Motion made, and Question proposed, "That the Bill be now read a second time."—(Mr. E. A. Leatham.)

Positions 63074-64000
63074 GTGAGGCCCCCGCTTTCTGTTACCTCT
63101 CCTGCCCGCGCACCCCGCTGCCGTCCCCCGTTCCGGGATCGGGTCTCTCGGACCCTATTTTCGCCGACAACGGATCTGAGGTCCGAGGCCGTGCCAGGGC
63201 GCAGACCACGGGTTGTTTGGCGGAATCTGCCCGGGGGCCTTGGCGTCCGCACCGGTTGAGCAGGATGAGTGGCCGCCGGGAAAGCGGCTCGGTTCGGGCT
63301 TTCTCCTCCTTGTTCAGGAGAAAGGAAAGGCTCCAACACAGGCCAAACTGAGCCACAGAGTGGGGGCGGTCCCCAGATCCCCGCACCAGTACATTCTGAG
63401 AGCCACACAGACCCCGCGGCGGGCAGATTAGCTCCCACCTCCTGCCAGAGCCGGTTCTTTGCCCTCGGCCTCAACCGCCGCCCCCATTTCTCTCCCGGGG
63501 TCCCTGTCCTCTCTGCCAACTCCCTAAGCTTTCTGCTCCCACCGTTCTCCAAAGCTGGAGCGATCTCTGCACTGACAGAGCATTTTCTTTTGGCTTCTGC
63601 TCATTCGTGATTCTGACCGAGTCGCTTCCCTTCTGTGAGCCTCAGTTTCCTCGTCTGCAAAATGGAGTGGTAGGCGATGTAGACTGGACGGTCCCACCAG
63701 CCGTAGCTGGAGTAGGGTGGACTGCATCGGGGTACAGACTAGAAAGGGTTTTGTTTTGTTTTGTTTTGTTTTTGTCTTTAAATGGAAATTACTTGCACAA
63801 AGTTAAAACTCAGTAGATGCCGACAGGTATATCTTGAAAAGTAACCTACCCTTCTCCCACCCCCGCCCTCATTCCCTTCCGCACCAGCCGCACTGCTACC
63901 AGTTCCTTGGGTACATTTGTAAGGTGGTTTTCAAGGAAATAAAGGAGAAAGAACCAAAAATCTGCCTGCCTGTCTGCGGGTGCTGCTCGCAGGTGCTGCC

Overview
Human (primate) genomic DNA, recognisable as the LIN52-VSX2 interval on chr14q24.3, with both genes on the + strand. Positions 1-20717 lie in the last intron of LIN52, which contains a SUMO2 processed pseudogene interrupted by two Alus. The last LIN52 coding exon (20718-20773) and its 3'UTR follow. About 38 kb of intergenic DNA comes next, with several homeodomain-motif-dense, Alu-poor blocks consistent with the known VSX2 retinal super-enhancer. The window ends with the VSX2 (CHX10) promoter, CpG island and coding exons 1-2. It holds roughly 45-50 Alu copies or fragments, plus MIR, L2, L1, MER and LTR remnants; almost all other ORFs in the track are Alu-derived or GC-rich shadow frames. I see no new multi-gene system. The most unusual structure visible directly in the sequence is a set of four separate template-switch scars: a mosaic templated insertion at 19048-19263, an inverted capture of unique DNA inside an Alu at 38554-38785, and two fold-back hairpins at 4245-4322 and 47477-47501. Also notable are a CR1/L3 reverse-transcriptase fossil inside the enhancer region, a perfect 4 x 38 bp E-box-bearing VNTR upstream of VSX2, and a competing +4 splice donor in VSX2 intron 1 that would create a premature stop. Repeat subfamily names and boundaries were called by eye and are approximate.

, in moving, as an Amendment, That this House, affirming the principle that Church Patronage is a trust to be exercised for the benefit of the parishioners, is of opinion that no reform in the Law affecting Church Patronage will be efficient or satisfactory which does not enable the parishioners to veto the presentment to a benefice of any clergyman whom they consider unsuitable, said, that everyone must sympathize with the object of the hon. Member for Huddersfield (Mr. E. A. Leatham) to prevent the immoral and indecent traffic in a sacred trust, which stood out as a reproach and scandal to the Church of England, and the country at large was indebted to the hon. Member both for his admirable speech, and for his exertions in awakening the national conscience to a recognition of the evil which the Bill sought to remove. He believed no one in the House was in favour of a continuation of a system which the hon. Member had described as an indecent traffic in a sacred trust. It was not, therefore, because he was less anxious than the hon. Member for Huddersfield to remove the abuse, that he had ventured to put down a traversing Amendment to the Motion that the Bill be read a second time. He did not wish, in any way, to postpone legislation on this question. He was anxious, on the contrary, to hurry on legislation; but he was still more anxious to secure that, when the House did proceed to legislate, it should go straight to the very root of the malady. The hon. Member for Huddersfield described the root of the malady as being the common sale of a public trust. He (Mr. A. Grey) ventured to disagree with his hon. Friend on that point. The root of the impurity was not the common sale of a public trust, but the right of the patron to ignore and disregard a public trust. The chief evil was not that the trustee should be able to sell his trust, but that he was under no compulsion to exercise his trust in the interest of those parishioners in whose behalf he held it. If the sale was abolished, the root of the impurity would still remain, for it would still be in the power of the patron to appoint to a parish a minister who might be altogether unacceptable and objectionable to that parish. That was the real evil with which they had to deal. The evil of which they had to complain was not that there was a sale, but that there was a something to sell. The evil, in short, was that whereas the right of presentation should be regarded and exercised as a trust, it was regarded and exercised as a property. It was unnecessary to explain how the right of presentation came to be regarded as property and not as a trust. The law took no care to secure that the patron should be a fit and proper person—that was, a person who might be expected to take an interest in the well-being of the parish and in the efficiency of the Church. As the law now stood, anyone, excepting a Roman Catholic, might exercise the rights of a patron of the Church of England; and the Royal Commission had recommended that the Roman Catholic should be taken out of his exceptional position, and placed in the position of every other Nonconformist. While the law took no care that the patronage should be vested in the hands of proper persons, it also took no care that the trustee, whoever he might be, should exercise his right of presentation as a trust for the benefit of the parishioners. The patron might put into the living anyone he pleased, and the man who was thus put in might do exactly what he pleased. That being so, it was no wonder that Church patronage came to be looked upon, not as a trust, but as private property. The Bill of the hon. Member proposed to restrict the sale of the right of presentation to persons who might be expected to take an interest either in the welfare of the parish or in the efficiency of the Church. Thus, the Bill would do something to remove one of those causes which had led to Church patronage being regarded as property. But the Bill did nothing to remove the second and principal cause—for even if the right of presentation was confined to the big landowner, what security was there that he would exercise that right for the benefit of the parish? It seemed monstrous—and, were it not true, almost inconceivable—that it should be true that a patron could force a minister on the back of an unwilling parish, and that the parishioners should be bound to submit, and should have no power to resist or control his choice. It was just because a patron had at present the power of forcing upon a hostile parish his fancied nominee, that the right of presentation was so valuable. That value in the market had been created by the power of the patron to ignore his trust; and if this power had been properly guarded and curtailed, he believed that the market value would be largely diminished, if it did not altogether disappear. He objected to that part of the Bill which dealt with compensation. He did not understand on what principle the hon. Member based his demand that the patron should be able to exact as compensation half the present value of the living. If patronage was to be regarded as a property, and if it was thought right, for State purposes, that that property should be abolished, they could not in fairness give only half its value. On the other hand, if it was to be regarded as a trust, they would be acting most unfairly in giving as compensation half that value which patronage possessed at a time when it was unfettered by any trust conditions. Either they should not be compensated at all, or they should be compensated fully. But they ought not to be asked to admit the right to compensation, and, at the same time, to declare that the limit of compensation should not exceed half the value of the property interfered with. If, moreover, it were true, as he contended it was, that the present value of advowsons was caused by the power of the patron to ignore his trust, ought they not, before they talked of compensation, to secure that the right of presentation should be exercised as a trust. It was very possible that when the patron was compelled to exercise his trust under conditions imposed in the interests of the parishioners, the value of advowsons would sink to something far less than half their present value. If, then, they agreed with the Royal Commission in regarding patronage as a trust, let them take care to secure the fulfilment of the trust. This should be the first step in any patronage reform, and it was because it was not taken by the Bill that he had put down his Amendment. How, then, were they to secure that patronage should be exercised as a trust in the interests of the parishioners? There was only one way that seemed to him to be at all satisfactory, and that was by allowing persons who knew the wants of the parishioners to have a power of veto on the appointment of the patron. The hon. Member for Mid Lincolnshire (Mr. K. Stanhope) proposed to give the Bishop a veto on the appointment; but, in his opinion, the parochial veto was preferable to the episcopal veto. The organization of the Church was already far too aristocratic. What it needed was the introduction of the lay and popular element into its government and into all its arrangements. The question of patronage must be looked at from the standpoint of the parish. It was worse than a scandal; it was an abominable injustice to appoint a man to a parish without the assent or consent of the parishioners being in any way consulted. They called the Church National! But how could the Church be National when the people were carefully kept out from all part in the direction and management of its affairs? The Church was National in so far as it was directly under the control of the State; but in its local aspect the National Church was only the parson and the patron. The patron could appoint what man he liked, and the parson, when appointed, could do what he liked. He wished to see the Church and the people synonymous terms, and that could only be done by admitting the people into the management of the affairs relating to the Church in their respective parishes. By unjust laws, by a carefully guarded and aristocratic system, the people had been kept out of their rights in their own parish churches; and this was the cause of the comparative weakness of the Church. It was time that this should cease, and that the people should be admitted to some share in the government of their Church affairs. This was a favourable opportunity for asserting the rights of the laity. As the parishioners had no control over a clergyman once he was appointed, let them have some voice in deciding whether he should be appointed. It might be said that to give a power of veto would be an interference with the property of the patron; but he asked whether it was an interference with property to say that a trust should be effectually guarded? They had a right to demand that the patron should use his power of presentation as a trust. If the present value of his property consisted in the power to ignore his trust, then that value ought not to be regarded. On the grounds, then, that patronage was a trust, and that that trust could only be efficiently guarded by giving the parishioners power to prevent an unacceptable clergyman from being forced upon them against their will, and because the Bill did not proceed on that principle, he begged the House to declare itself in favour of the policy enunciated in the Amendment which he had the honour to move.